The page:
Message to the Congress Transmitting Proposed Legislation To Implement the National Synthetic Fuels Program

May 25, 1984

To the Congress of the United States:

Today I am pleased to transmit to the Congress the ``Energy Security Reserve Amendments of 1984,'' legislation to implement the new synthetic fuels policy that I announced on May 14, 1984.

This legislation reaffirms the Nation's commitment to a long-range program of developing a private-sector synthetic fuels industry while recognizing that improvements in the energy outlook can permit us to achieve a major reduction in Federal spending through prudent realignments in the program.

When the Congress established the Synthetic Fuels Corporation in 1980, making available a total of $19 billion for related activities, oil prices were projected to reach $75 to $125 per barrel by 1990; America was dependent on imported oil for 18 percent of its energy supply; and the memories of gas lines lingered.

Synthetic fuels held promise as an economically competitive alternative to traditional fuel sources. Proponents of the current law argued that the Federal program would have little or no impact on the deficit and established an extremely rapid and ambitious schedule for developing a commercial synthetic fuels industry.

In the intervening years, the energy outlook has improved dramatically. The price of imported crude oil has declined more than 25 percent since I took office, and our oil imports are down 33 percent compared to 1980 levels. The Strategic Petroleum Reserve, at nearly 400 million barrels, provides more than 80 days protection against a total disruption of our imports and over 200 days if OPEC halted supplies -- in 1980, it provided less than 17 days protection. The energy conservation efforts of the American people have far exceeded expectations, further enhancing our energy situation.

As a consequence of these major changes, the presumptions that underlie the current synthetic fuels program have proven at variance with the realities of the market place. It is now apparent that developing a commercial synthetic fuels industry at the pace envisioned by the Energy Security Act of 1980 would require enormous direct budget outlays that would not be offset by any economic benefits.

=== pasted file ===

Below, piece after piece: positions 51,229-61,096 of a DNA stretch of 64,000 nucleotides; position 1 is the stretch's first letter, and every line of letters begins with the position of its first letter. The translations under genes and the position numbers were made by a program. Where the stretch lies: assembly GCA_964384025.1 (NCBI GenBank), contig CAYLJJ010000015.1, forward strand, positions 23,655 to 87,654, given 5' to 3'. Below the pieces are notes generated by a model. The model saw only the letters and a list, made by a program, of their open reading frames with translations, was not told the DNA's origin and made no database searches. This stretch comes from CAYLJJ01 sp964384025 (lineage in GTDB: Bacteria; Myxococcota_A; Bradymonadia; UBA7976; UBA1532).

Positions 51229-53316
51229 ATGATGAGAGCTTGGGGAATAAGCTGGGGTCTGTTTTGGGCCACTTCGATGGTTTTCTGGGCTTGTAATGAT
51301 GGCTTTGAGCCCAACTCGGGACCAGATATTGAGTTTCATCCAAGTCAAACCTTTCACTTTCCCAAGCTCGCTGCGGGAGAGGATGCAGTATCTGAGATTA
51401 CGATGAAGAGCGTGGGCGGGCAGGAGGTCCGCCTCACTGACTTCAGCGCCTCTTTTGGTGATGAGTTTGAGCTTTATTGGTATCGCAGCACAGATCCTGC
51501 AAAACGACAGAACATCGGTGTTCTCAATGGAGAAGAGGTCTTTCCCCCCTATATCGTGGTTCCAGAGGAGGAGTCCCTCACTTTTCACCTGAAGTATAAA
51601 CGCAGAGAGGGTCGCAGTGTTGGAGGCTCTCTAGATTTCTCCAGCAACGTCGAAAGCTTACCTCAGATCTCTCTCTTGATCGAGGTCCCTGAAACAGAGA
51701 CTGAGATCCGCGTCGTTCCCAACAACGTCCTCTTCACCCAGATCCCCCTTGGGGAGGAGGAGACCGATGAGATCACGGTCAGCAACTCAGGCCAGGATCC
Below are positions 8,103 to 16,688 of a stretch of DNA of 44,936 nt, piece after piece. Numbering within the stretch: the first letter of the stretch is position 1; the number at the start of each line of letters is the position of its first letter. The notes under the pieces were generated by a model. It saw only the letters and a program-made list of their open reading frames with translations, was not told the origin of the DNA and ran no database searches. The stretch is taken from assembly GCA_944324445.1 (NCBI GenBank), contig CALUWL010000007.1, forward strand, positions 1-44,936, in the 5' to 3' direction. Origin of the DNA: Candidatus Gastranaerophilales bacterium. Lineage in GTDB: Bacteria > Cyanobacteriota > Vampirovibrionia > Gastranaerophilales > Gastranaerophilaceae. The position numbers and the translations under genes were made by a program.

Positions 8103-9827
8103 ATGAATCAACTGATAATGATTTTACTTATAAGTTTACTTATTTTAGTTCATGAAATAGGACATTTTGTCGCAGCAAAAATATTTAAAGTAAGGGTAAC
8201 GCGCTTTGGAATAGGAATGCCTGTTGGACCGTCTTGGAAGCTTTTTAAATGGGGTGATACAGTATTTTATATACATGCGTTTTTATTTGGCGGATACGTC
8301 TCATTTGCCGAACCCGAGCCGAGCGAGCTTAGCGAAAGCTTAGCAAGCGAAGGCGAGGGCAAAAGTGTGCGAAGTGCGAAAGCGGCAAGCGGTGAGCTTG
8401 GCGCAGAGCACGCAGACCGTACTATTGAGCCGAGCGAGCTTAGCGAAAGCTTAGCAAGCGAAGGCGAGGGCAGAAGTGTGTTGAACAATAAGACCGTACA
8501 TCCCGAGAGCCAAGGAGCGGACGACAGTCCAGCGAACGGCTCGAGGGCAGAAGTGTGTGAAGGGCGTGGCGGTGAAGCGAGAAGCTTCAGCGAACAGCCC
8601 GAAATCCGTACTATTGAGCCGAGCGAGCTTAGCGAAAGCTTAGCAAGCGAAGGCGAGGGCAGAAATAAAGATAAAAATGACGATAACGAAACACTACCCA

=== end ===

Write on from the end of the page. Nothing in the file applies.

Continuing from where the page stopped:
Proceeding down the path set by current law would thus result in the inefficient use of billions of dollars. It would also grossly distort the market place for synthetic fuels, possibly creating an industry that would be permanently dependent on government subsidies, not the commercially-viable industry envisioned by Congress in 1980.

The ``Energy Security Reserve Amendments of 1984'' reflect an effort to strike a balance between avoiding wasteful expenditures and preserving an appropriate national synthetic fuels program. The legislation would rescind $9 billion of the $19 billion originally appropriated. It would also require that projects supported by use of the remaining funds be limited to those that produce fuels whose prices will not be significantly above projected market prices of competing fuels.

At the same time, the legislation leaves completely intact the administrative structure for the synthetic fuels program. By continuing to use the Synthetic Fuels Corporation, we can avoid unnecessary delay and disruption in the national effort of ensuring synthetic fuels commercialization.

Swift passage of this legislation will make a major contribution to reducing the Federal deficit in the years ahead while putting the synthetic fuels program on a sounder footing.

I urge the Congress to act expeditiously in its consideration of this legislation.

Ronald Reagan

The White House,

May 25, 1984.

Note: The text of the proposed legislation was included in the White House press release.